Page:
Now God may be a misogynist – or even an invention, an expression of wishful thinking along the lines that all of us like the idea that there’s someone out there, “Someone to watch over me” as Judy Garland sang very many years ago. But to give Him his due, He didn’t stint when it came to the Garden of Eden, creating a veritable paradise for Adam and Eve to live in and be fruitful in. He turned them loose with a fond smile – and only one admonishment. “Don’t touch the apples, children,” He said, pointing at the Tree of Knowledge. Clearly, God lacked parenting experience. Those more jaded among us know that whatever you tell a kid not to do, is probably the first thing he will do, given a chance.

Adam and Eve, however, had enough to take in – at least initially. They strolled through meadows and forests, they picked daisies and wove them into garlands (of course they did!), they held hands and progressed from that to other things, they swam in the lakes, climbed the trees, rolled in the mud, played with the baby lions – but at no time did they approach the Tree of Knowledge. After all, God had said “no”.

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Eve, L Cranach

The tree, however, was always on their minds, a little teaser that now and then had them taking a couple of steps in its direction before remembering it was out of bounds. Eve would pick an apple from another tree and bite into it, eyes stuck on the perfect, Christmas-red apples that hung from the Tree of Knowledge. She bet those apples tasted sweeter, were crunchier and jucier. Adam would pick an apple and eat it while watching Eve, considering just what he would do to her after their meal. men are, at times, rather singleminded…

One could have thought God would have made it difficult to reach his precious tree. Like put up an electrical fence around it, or something. Instead, the tree just stood there, a perfect tree in a perfect world. From having detoured around it, Eve began to walk that much closer, wondring just what knowledge the tree could impart. That’s the thing with us women, we are naturally curious. (Men are just as curious, but prefer to send out their women to pick up the gossip rather than to be seen listening avidly)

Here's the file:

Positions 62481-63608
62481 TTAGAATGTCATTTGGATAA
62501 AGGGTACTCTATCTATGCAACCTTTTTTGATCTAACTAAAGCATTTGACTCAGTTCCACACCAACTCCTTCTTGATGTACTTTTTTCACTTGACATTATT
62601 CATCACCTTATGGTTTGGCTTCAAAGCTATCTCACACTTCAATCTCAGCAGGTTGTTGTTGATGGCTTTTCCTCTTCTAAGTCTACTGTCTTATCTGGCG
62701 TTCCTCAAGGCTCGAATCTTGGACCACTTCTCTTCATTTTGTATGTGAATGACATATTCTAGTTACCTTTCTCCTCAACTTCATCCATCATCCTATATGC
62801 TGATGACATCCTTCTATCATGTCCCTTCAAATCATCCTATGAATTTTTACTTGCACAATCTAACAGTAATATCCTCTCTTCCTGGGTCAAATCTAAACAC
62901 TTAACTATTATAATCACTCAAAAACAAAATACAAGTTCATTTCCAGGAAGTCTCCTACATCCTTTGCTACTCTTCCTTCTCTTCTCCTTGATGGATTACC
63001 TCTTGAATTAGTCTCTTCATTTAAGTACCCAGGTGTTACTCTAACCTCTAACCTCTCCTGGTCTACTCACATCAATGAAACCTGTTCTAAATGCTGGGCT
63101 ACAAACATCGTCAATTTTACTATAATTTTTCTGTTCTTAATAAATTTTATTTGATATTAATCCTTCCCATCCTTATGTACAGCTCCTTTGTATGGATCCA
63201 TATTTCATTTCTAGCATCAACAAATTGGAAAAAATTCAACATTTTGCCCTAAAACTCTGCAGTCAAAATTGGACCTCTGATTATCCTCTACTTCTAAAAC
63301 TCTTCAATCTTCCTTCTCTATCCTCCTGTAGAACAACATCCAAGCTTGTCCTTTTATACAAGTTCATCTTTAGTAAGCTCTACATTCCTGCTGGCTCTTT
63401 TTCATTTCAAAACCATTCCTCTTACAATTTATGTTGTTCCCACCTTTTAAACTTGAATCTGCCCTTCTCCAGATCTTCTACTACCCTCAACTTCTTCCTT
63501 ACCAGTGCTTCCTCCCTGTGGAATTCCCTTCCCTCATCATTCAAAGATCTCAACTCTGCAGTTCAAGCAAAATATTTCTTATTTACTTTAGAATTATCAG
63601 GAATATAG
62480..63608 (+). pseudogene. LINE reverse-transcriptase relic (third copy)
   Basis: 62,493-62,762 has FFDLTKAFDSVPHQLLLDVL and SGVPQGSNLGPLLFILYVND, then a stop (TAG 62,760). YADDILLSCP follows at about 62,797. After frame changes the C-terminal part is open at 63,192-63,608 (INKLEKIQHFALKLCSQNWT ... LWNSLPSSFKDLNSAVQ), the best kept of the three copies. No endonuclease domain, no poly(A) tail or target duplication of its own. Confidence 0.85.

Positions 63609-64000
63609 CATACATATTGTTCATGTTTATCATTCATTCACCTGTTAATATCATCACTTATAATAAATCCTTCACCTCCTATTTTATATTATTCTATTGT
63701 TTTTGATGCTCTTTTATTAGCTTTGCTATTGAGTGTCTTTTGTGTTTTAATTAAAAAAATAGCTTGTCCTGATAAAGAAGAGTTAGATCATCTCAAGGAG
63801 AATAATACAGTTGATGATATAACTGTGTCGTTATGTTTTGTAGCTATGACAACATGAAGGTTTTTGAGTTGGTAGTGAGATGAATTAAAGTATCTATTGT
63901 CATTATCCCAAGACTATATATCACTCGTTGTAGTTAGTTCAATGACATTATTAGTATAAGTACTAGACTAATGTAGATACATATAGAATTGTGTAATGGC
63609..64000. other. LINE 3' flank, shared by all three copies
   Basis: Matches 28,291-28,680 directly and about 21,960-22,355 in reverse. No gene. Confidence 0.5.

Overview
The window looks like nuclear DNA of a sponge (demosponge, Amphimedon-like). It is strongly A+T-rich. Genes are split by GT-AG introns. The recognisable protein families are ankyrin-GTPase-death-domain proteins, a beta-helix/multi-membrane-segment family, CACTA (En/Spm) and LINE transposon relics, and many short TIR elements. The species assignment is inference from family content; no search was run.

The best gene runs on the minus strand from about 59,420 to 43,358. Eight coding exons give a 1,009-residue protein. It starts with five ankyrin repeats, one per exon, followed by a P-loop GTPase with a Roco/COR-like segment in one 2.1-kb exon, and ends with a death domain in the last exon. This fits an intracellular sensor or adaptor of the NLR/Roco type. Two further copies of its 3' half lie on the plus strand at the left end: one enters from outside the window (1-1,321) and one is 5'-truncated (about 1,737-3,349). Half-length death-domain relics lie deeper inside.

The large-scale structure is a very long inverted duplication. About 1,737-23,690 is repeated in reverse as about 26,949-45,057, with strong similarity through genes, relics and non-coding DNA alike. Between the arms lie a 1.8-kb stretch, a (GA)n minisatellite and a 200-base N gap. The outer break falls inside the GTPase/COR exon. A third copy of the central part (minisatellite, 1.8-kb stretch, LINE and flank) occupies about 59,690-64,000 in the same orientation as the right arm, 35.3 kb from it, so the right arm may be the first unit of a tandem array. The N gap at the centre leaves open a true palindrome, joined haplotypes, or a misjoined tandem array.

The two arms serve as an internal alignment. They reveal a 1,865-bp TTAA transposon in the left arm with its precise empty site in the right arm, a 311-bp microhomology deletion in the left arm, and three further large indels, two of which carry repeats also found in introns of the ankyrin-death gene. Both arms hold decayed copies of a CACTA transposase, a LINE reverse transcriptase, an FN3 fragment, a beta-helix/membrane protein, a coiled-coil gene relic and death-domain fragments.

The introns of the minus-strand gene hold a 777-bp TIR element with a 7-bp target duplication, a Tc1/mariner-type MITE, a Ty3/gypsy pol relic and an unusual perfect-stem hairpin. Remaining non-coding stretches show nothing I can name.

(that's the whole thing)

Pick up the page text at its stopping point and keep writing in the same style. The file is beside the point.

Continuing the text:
One day, she was standing close enough to touch the tree, when out of nowhere, she heard a voice.
“Great apples,” the voice said.
“I wouln’t know,” Eve replied.
“Duh.” The voice slithered closer, and to her surprise, Eve realised she was conversing a serpent with legs (as per Genesis, okay?) “Wouldn’t you want to know?”
“How they taste?” Eve asked, confused. By now, she’d sampled her way through all the other apple trees in paradise, and she didn’t really think one apple would be that awesome. The serpent rolled its eyes, cleft tongue darting out repeatedly.
“No,” it said, “wouldn’t you want to know everything?”
Hmm. Eve mulled that over. Would she? She thought of Adam and the dreamy look on his face when he woke in the mornings and reached for her, something like disappointment flitting over his features when he properly woke. Did she want to know what he dreamed? Unfortunately for mankind, Eve was the jealous type, so she decided she wanted to know, thank you very much, not stopping to consider that she might regret her choice.

The serpent undulated in happy figures of eight, weaving itself round her legs, up her legs, round her waist, and it was a very nice serpent, despite its legs, not at all cold and slimy, but warm and smooth to the touch. Gently, it urged Eve closer and closer to the tree, whispering that once she’d eaten, she would know as much as God, and why should a dude with a lot of hair and a matching beard call all the shots, huh?